Golden Eagle Finds Love After Loss In Kentucky

Athena’s longtime mate died in April 2021.

Bernheim Golden Eagles

Bernheim Arboretum and Research Forest 

Love is in the air at Bernheim Arboretum and Research Forest in Clermont, Kentucky, where it appears that golden eagle Athena has found a new partner after years of singledom. 

It’s a Valentine’s Day miracle for the female bird who tragically lost her longtime mate, Harper, in April 2021. Athena’s second shot at love is also a boon to experts, who are anxious to learn more about how golden eagles choose their mates. 

“Not much is known about how golden eagles find or choose a mate, and even less is known about how they replace a lost mate,” Amy Landon, director of communications for Bernheim, said in a press release. “Working with our golden eagle research partners in the remote interior of Bernheim, we continue to unravel some of the mysteries kept by these long-distance migrants that reside in large forests of Kentucky during the winter months.”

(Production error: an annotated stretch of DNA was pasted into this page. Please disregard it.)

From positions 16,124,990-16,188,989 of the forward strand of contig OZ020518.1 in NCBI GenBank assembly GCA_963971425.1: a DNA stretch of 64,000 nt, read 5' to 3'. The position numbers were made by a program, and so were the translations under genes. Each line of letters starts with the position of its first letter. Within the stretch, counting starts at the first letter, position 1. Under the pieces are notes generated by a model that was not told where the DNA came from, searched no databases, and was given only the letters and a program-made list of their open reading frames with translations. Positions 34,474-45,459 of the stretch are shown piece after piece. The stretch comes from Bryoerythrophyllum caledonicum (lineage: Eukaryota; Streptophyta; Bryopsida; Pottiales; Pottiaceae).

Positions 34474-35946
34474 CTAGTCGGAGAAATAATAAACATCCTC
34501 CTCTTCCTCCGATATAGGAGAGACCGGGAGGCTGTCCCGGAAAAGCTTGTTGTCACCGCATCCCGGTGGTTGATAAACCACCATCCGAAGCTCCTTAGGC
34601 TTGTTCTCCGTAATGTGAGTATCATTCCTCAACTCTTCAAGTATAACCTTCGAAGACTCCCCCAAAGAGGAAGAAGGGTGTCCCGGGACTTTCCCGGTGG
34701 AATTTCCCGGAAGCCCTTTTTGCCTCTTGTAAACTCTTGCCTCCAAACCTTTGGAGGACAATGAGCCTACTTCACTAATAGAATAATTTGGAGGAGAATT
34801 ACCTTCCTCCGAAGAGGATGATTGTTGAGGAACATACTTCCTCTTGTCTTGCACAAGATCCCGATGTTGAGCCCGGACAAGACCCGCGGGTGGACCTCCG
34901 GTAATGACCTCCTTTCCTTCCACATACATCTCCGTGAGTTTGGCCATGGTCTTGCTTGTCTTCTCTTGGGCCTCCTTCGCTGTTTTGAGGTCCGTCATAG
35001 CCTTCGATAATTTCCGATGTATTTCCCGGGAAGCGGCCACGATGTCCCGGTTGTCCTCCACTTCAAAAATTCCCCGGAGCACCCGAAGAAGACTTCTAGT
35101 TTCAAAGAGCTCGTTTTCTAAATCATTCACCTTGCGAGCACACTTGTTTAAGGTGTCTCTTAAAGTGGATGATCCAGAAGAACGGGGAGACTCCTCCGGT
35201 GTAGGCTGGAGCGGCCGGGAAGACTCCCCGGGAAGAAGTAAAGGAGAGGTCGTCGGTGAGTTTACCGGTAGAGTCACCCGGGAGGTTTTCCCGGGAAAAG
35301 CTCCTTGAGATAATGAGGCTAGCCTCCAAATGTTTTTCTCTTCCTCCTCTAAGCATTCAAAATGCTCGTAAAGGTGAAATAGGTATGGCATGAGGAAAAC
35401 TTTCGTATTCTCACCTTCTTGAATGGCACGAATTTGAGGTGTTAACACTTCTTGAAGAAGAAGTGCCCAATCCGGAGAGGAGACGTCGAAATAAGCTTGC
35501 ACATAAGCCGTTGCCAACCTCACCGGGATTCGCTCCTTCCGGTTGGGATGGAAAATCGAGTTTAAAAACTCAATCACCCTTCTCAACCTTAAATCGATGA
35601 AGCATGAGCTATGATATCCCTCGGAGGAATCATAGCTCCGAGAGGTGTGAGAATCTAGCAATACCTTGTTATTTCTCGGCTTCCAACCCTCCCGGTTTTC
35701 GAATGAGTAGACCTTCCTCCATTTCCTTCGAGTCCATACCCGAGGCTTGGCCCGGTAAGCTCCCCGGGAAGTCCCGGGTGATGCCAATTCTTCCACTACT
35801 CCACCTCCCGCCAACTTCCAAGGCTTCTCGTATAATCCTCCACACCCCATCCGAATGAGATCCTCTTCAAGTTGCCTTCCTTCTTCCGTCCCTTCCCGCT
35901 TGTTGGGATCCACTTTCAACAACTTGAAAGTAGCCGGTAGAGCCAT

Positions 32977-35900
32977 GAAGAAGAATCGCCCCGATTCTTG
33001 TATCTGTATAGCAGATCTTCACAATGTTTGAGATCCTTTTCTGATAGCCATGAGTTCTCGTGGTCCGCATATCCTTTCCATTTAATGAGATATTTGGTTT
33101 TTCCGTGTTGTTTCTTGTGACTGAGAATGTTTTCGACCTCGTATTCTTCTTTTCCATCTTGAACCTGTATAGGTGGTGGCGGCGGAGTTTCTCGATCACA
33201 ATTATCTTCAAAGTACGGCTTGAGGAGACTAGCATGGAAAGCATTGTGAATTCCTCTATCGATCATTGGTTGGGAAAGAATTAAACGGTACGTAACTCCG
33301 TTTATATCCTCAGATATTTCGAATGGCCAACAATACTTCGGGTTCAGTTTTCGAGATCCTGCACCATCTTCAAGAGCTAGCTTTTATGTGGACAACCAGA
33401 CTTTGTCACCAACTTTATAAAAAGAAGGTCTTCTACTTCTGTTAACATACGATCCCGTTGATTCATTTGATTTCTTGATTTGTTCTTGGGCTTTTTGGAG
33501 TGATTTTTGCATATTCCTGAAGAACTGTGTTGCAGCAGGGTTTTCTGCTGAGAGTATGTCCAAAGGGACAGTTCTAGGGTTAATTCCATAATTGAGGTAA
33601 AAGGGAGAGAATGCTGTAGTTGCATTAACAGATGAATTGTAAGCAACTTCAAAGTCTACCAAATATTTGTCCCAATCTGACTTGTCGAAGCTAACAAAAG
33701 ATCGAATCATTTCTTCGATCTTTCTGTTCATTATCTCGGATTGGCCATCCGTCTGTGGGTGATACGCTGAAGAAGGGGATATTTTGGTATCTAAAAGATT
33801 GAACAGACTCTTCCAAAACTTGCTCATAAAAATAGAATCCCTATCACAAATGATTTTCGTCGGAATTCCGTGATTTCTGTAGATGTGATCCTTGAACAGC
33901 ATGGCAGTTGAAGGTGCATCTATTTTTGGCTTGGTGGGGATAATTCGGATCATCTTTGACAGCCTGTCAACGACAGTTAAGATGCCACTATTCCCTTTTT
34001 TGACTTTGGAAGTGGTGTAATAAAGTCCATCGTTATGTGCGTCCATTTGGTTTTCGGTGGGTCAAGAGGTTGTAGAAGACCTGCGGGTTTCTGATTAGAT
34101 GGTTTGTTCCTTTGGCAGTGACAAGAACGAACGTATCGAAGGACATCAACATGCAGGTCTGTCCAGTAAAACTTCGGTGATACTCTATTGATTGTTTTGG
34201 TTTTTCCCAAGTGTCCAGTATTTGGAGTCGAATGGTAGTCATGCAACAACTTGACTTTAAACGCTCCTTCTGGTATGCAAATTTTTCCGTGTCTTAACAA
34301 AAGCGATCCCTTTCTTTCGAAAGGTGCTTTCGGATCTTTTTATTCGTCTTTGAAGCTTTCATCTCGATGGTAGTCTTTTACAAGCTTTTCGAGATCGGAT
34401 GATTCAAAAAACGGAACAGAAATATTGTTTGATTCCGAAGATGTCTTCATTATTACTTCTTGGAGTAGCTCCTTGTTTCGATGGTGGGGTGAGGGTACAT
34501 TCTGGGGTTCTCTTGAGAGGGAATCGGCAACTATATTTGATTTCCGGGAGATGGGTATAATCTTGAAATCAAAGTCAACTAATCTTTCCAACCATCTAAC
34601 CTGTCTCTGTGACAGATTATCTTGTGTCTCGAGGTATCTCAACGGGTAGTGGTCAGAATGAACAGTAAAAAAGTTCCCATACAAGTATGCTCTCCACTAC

Tracking data shows that Athena traveled more widely following Harper’s death, which experts believe might have been because she was searching for a new mate.

"It seems her excursionist behavior paid off, and by late last winter she was spotted with another eagle at Bernheim,” the release explains. “They seemed to tolerate each other’s presence.” 

The rumored romance was seemingly confirmed this year, when audio captured in January demonstrates calling between Athena and another male golden eagle. Furthermore, evidence suggests that Athena may have fledged a chick with this mystery suitor while the pair summered in Canada.

Bernheim hopes to have more answers as the spring migration approaches, so stay tuned!

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